At the bridge, I crossed over to the west side then climbed sharply up the Altadena Crest Trail.

I took plenty of pictures even before I got to the bridge. Several flowers that I don't remember seeing before. And here, I learned something I do like about my new camera that this older one lacks: the lcd display is just way too dim to see what I'm looking at when the sun is behind you. It also has trouble focusing close, but that's not too different from my new camera.

Turned out most of my shots came out blurry. Fortunately, a few were clear enough to serve for identification purposes. Several varieties of Clarkia, including what I'm pretty sure are elegant Clarkia.

Here's a wider view of that area.

After making my turn up the Altadena Crest Trail, I enjoyed several views of thick yellow flowers.

It wasn't long after these yellow guys that I saw a grayer flower that, unfortu-nately, didn't photograph very well. It was there that I left my phone on the ground, and didn't realize it for about ten minutes. But I turned around when I did realize it, and the phone was exactly where I thought it was.

Turned around again and walked to the high point just before the trail descends to Zane Gray Terrance, which then leads to Loma Alta and Rubio Canyon Road.

My initial plan was to continue past that area, then catch the trail that heads up to the Sam Merrill, where I would continue west to the end of this section of the Altadena Crest trail. However, losing my phone cost me about 20 minutes and a little bit of nervousness, so I called the hike short.

Not long after I made my final turnaround, I looked to the south and watched a number of crows harassing what was probably a hawk. Got some pictures of them, with the Downtown LA skyline and the Goodyear Blimp as a backdrop. It's a crop of a wider shot, though still saved pretty large, so you can poke around and enjoy the view.

There were also some monkey flower along the way. Funny thing about this flower is that I pointed some out to my wife when we were in Franklin Canyon. She said, "I guess they call it that because it looks like a monkey's face?"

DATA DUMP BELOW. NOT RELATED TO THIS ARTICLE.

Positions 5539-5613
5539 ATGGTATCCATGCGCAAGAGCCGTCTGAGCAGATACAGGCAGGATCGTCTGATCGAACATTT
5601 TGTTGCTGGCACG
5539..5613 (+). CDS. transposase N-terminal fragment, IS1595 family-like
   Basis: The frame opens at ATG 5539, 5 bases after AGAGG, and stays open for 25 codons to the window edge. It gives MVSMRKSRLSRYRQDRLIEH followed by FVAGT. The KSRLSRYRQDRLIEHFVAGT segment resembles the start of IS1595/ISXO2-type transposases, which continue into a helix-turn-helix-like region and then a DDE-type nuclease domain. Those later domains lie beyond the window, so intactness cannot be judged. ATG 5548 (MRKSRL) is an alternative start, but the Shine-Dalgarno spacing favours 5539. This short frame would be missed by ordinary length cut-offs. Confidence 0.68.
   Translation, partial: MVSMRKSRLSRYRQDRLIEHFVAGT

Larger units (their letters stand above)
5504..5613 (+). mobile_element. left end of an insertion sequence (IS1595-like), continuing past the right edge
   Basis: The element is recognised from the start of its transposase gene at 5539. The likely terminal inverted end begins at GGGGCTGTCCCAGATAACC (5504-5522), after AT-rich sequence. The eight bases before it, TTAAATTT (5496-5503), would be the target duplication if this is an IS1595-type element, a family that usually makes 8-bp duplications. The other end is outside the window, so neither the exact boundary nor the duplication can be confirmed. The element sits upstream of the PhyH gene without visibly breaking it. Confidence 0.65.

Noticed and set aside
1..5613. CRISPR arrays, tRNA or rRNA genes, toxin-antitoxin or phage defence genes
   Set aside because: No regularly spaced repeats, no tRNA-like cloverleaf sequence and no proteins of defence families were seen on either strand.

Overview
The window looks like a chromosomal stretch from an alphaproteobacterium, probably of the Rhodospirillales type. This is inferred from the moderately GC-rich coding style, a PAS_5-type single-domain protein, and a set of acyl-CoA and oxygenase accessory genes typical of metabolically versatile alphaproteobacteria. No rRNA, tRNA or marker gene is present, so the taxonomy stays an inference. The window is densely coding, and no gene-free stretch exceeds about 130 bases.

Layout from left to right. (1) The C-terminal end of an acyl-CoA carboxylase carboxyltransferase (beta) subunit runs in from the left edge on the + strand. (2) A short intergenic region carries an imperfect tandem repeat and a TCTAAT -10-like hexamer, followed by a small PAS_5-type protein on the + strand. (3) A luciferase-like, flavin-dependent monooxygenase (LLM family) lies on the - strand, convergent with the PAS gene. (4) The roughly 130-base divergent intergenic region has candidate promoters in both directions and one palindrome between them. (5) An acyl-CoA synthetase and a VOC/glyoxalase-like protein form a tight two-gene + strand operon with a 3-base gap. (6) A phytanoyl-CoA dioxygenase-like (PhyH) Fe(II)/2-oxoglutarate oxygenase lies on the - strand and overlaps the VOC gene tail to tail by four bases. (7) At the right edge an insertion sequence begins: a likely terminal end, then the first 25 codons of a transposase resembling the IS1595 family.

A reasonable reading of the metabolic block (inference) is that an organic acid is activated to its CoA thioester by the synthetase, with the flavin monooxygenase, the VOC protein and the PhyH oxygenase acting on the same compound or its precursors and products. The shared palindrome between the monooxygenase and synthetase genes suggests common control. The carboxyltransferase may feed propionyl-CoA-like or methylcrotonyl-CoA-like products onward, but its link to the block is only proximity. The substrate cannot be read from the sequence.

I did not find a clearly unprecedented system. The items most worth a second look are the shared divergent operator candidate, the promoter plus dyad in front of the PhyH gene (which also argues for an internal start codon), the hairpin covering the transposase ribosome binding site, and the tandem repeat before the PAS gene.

I laughed at that because that IS where the name came from, although I personally don't see the resemblance!

Six or 6.25 miles or so for the day, total.

Wednesday, May 4, 2011

Hike 2011.033 -- Above Glendora

Having read Dan's Hiking Blog yesterday, I learned that the thread leaved brodiaea was blooming. That's an endangered flower that stopped planned developments in Big and Little Dalton Canyon, above Glendora. Thought it would be nice to see an endangered species. Also, since I could only managed a short hike, something nearby seemed like a good idea.

Unfortunately, I got a later start than I wanted to. That made the hike pretty hot.

Started on the Colby Trail, which is at the top of Lorraine Avenue in Glendora. Lots of matilija poppy near the stone entry way.

Lots of old oak trees, too. And lots of squirrels. This gray one was working on an acorn as I came up, and didn't move as I fired off several shots. He eventually headed into a tree.

At .22 miles (according to the sign), a spur heads off to the right for the Berm trail. If you instead go about ten yards further up the hill and turn left, there's an unnamed trail that heads to where the brodilaea grow. Many were growing right adjacent to the trail, so there was no need to go tromping off trail. Others were further off, but, again, why risk stomping on some if you can photograph plenty right off the trail?